tagRomanceRevenge of the Nerd Ch. 62

Revenge of the Nerd Ch. 62

byrpsuch©

"You're doing it," Sandy said.

"Oops."

I was lapsing into my Katherine Hepburn voice again. It was getting easier as the evening progressed.

I used to handle these things effortlessly. I was playing a role and it was just another acting gig. Collect information from the other participants which I could use when appropriate.

Tonight I was in a leading role and I hadn't taken the time to prepare for it.

The shower was being given by a gaggle of women somehow associated with my father or mother or his business interests. I didn't know them and could barely remember their names. Sandy was helping me, feeding me names as women came up to me, like a brilliant aide to an unctuous politician.

The irony was: this was a skill I would need to master to succeed in my hoped-for business. It was bad business not to "remember" who somebody was or who they were related to or what they did or what they espoused. I didn't have to agree, but it was essential that I remember.

There was another amusing irony. There was one politician whose skills in these areas were legendary and those skills were an important part of what made him so charismatic: William Jefferson Clinton. Jeff wasn't named for him, but nobody could keep a straight face when they heard William Jefferson Goldberg for the first time.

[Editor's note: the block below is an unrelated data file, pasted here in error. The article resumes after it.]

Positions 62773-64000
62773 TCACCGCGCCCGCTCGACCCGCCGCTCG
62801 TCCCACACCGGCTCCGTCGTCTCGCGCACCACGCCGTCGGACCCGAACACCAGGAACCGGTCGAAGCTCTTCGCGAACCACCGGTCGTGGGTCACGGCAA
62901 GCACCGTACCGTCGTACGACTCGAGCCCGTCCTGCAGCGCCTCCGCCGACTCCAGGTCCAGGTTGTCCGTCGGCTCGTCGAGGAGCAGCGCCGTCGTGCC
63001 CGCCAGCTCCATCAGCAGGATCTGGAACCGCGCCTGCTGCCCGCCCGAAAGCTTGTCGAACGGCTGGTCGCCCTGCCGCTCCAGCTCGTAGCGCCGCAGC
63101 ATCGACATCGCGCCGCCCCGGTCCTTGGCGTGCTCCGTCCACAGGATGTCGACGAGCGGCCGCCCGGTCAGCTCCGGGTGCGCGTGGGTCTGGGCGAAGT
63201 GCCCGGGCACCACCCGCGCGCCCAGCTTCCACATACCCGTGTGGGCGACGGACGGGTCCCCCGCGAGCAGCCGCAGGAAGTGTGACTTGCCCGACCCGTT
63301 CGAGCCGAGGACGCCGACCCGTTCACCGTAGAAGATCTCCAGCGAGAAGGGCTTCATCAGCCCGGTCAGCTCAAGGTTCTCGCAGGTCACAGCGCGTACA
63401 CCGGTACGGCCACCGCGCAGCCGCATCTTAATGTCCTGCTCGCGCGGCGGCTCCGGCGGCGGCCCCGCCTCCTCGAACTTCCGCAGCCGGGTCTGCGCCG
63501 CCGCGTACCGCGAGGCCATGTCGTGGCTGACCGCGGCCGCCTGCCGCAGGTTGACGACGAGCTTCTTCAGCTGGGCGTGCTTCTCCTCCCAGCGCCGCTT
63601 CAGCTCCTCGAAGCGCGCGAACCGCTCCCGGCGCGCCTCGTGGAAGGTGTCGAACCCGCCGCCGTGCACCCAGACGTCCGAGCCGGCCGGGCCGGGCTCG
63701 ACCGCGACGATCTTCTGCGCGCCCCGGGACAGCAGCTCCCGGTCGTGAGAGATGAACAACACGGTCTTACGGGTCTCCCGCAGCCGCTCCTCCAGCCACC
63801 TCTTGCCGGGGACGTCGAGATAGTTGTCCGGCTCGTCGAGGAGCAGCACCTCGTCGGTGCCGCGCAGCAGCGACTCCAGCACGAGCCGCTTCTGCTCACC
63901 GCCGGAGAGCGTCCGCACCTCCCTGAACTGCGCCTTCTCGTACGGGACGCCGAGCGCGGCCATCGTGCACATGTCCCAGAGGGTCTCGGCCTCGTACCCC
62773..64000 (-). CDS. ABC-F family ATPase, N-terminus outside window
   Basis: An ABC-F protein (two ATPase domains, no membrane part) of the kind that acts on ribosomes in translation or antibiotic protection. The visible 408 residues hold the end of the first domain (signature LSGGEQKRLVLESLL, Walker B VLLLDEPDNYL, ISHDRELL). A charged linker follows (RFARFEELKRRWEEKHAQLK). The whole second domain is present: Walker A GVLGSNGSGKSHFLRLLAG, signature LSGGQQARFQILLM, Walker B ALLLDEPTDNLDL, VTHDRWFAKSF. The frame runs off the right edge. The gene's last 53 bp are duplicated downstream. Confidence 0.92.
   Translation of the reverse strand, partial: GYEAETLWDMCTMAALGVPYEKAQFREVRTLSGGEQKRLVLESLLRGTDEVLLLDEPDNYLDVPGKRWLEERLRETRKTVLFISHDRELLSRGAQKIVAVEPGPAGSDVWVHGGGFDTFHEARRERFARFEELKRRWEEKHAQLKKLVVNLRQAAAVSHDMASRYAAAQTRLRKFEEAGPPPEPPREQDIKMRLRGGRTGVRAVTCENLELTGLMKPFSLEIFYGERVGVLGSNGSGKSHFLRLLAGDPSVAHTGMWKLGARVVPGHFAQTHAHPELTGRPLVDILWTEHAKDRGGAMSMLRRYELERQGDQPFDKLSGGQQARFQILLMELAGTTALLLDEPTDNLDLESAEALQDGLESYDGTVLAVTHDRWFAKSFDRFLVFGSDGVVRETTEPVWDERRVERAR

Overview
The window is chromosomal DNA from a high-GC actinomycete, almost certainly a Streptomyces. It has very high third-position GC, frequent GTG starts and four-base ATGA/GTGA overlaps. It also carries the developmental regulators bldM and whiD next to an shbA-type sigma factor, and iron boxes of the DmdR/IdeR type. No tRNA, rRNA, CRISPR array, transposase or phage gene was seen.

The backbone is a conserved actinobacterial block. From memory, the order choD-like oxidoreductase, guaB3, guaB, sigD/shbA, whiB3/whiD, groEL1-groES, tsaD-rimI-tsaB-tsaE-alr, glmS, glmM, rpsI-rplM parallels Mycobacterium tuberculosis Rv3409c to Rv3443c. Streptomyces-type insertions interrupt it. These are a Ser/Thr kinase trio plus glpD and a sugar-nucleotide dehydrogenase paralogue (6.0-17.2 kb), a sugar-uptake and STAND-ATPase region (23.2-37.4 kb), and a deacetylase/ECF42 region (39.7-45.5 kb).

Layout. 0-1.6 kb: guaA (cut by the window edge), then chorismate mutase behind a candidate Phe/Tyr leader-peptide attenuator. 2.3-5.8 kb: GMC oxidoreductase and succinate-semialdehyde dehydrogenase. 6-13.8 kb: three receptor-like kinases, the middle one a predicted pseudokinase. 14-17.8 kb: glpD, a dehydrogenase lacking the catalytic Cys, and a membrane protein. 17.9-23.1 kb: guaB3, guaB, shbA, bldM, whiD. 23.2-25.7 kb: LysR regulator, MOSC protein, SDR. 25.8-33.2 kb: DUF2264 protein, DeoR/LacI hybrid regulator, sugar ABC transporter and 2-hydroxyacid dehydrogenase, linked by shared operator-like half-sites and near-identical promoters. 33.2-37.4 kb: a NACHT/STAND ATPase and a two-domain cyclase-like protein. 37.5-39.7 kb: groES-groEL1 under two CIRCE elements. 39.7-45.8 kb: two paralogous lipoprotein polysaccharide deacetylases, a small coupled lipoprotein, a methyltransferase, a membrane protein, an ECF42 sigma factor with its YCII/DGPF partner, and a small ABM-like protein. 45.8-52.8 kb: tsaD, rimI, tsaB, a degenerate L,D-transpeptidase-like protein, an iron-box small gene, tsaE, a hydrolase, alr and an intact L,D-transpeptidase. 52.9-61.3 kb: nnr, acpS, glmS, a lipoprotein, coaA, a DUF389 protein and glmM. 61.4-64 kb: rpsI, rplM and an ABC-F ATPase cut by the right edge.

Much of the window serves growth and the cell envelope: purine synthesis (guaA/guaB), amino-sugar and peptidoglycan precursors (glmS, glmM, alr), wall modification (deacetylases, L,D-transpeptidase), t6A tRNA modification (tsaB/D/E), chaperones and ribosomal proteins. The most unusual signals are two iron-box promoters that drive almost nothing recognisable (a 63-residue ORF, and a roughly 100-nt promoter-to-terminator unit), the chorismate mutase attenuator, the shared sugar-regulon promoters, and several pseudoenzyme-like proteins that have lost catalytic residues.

Sandy was ostensibly taking down names and gifts associated with them so I could write thank-you notes. I couldn't begin to imagine how long that would take. She was also taking down information about the people so I could play my role more effectively.

I had a spare moment to unwind, but I couldn't manage it.

"Sandy, let me ask you a philosophical question."

She had a curious yet amused look. She was really getting to know the new me.

"What does one do with twenty-seven water pitchers, the least expensive of which costs about the same as a laptop computer?"

She almost broke into a snort, but it wasn't at my question.

"Whatever one wants."

I followed that with a snort laugh.

"Not all that helpful," I said.

"I don't have any experience with that."

"I caught the tail end of that," said Jen. "Didn't you have a registry? How do you get twenty-seven water pitchers?"

"Well, that may not be the exact count, but twenty-seven captures the essence of the situation. And the way you get that many pitchers is you fill out your registry on the assumption that no more than three hundred fifty people will be coming to your wedding; not the entire village."

"Even if you could return twenty-two or twenty-three, which ones do you keep?" asked Jen. "You need to have the pitchers you got from people who may come over your house. How do you explain you returned their lovely gift because you ran out of attic space to store it against the possibility they might visit?